Friday, July 10, 2009
Ducktales: Twenty Years Later - Episode 18
This chapter was surreal to write. I love doing fucking disturbing things with Disney characters. It feels like you're teaching your kid brother swear words, and then telling him to go tell mom so he'll get spanked. This chapter is officially the closest thing to porn this Fanfic gets. I promise. (And even then, it's a very specific kind of porn. You'll see) This chapter earns the "Grimdark" tag.
To contrast this, over there, I have an MSpaint I did on a whim. It's less about the Fic and more about Jose Carioca in general. I asked myself the artistic question "What would happen if Al Hirschfeld (Look him up) went to see Joe's floor show?" The answer is, of course, he would draw the caricature you see here. I tried to stick as close to Al's style as I could while in MSpaint (Clean ink lines only, no paint fill, hatching and cross hatching, Final destination) and it is a... unique challenge to make a caricature of an already exaggerated cartoon character.
I like it, so, with apologies to Al Hirschfeld, I present it to you.
In b4 Dat Ass
It was late in the day by the time the group had flown into Chihuahua, the sun had begun to dip low on the horizon over the bare Mexican landscape. The three girls looked excitedly out the windows, searching for any signs of their uncle, climbing over each other to look out over the sleepy ranch town that had already gone to ground for the night. Huey had to concentrate not to get too distracted by this display occuring on his co-pilot seat, and definitely had to stop thinking about the vague wish that he was indeed a co-pilot seat, so that he wouldn't smash the nose of the Sea Duck into the ground.
As the bird landed, Louie awoke from his sleep, feeling less than refreshed, the normal part and parcel cricks and aches of sleeping in an airplane seat overlaid over the not so typical aches associated with being savagely beaten within an inch of his life a while back.
Dewey looked out the window, as a single horse backed rider that had come to meet them, "We're here, Louie. Wake up."
Without a word, Louie began to rise, working through his aching body as he stood up from the uncomfortable seat. He, too, looked out of the window. "Everyone else in town is asleep already, I gather. And it's not even dark out yet."
"Not all of us can survive on a couple hours of sleep a night, Louie," teased Dewey as he stood and walked towards the exit, opening it up and jumping down onto the dusty ground below.
Webby stood and began to help Louie to follow his brother.
"Skip it, Webby," he said, shrugging off her gentle hands, "Doofus needs more help than I do."
"Er, right," she said, as she walked over to the still prostrate Doofus.
Soon, the group had assembled outside of the plane, and were being lead by the single horseman, another of the Crow night watchmen that patrolled the ranch after dark. The girls chattered on in Portuguese, with Huey hovering over them catching every other word. Dewey strode a discreet distance away from Webby, who supported the weakened Doofus on her shoulder, who for his part carried a suitcase by his side filled with his armor, which Webby forbade him to use until he was better. Louie walked, or limped, a little behind the group, all of the sexual politics languishing through the Chihuahua cattle range making him roll his eyes. However, he couldn't help but think of Gosalyn. How old was she anyway? Could he be arrested for that?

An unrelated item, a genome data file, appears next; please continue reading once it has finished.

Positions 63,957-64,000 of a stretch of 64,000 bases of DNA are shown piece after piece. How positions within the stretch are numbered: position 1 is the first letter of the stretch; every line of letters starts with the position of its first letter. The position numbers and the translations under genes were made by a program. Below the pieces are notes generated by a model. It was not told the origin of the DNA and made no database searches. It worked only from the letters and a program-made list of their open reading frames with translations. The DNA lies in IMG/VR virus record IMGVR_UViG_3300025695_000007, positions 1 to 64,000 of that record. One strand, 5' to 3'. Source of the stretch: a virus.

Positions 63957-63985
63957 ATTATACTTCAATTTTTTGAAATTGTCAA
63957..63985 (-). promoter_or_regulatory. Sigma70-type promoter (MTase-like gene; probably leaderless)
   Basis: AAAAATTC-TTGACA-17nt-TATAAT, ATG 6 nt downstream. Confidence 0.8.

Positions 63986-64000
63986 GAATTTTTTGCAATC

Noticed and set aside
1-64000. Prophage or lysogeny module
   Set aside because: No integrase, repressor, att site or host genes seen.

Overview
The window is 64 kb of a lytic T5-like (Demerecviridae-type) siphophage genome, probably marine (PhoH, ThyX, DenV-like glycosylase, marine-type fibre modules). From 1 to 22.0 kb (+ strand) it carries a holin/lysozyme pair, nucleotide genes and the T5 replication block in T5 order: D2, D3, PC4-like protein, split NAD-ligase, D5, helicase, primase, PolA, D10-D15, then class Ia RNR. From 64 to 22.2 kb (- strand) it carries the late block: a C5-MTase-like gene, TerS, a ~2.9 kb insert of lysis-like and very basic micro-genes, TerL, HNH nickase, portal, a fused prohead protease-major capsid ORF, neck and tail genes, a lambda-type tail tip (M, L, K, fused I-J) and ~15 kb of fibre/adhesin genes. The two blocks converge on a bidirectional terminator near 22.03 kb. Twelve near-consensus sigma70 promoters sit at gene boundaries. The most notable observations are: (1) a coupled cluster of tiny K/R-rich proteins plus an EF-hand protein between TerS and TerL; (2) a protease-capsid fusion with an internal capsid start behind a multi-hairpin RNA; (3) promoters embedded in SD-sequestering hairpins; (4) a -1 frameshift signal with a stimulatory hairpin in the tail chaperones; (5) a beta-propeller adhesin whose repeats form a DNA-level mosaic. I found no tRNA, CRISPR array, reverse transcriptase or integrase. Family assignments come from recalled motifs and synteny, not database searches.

On, through the edge of the village, and towards the tavern. Their Crow guide said nothing, preferring instead to simply hurry on before darkness fell completely over the town. For their part, the brothers and company were too exhausted by their flight to make too much conversation amongst themselves, and more than one of them planned to crash on the first bed in sight.
The crow dismounted from his horse and tied him up in front of the tavern, before he walked in through the front. The entire group moved after him, through the swinging doors of the tavern. Dewey, at the head of the group, noted that everyone in town, it seems, was gathered in the bar, sitting rail straight at tables and on the floor when they couldn't fit. Drinks sat untouched on tables and the bar, and the entire scene held an eerie silence that Dewey was all too familiar with.
"Wait!" He yelled, already backing away from the tableau, "It's a trick!"
But it was too late, all of the five ducks had found their way through the swinging doors, and found themselves helpless as each townsperson, as a man, tossed a wave of small, green balls towards the ducks and parrots, which flashed brightly as they struck the ground with a clear 'foof' noise. Instantly, Dewey felt his legs shake and his vision leave, as he felt his body and senses be stunned by the torrent of foof bombs. He tried to stay standing, but he was suddenly too weak. He fell, to the ground like a ragdoll, along with his brothers and allies, who fell about each other like so many sacks of potatoes.
"M-"Dewey tried to begin, "M-magic... ca..."
"I'm terribly sorry," said a voice, crackling and fragile, but with a familiar Italian lilt, "But I'm afraid this may be your final adventure, nephews. You've gotten between me and my plans for long enough."
As Dewey's vision began to return, he saw the outline of a black-clad figure, a hag of a duck, thin as death, with fright-white hair and more crags and lines than the face of a mountain. She stood among the now standing townspeople, holding a glowing wand in her right hand, and with the other caressing the chin of a man, Panchito.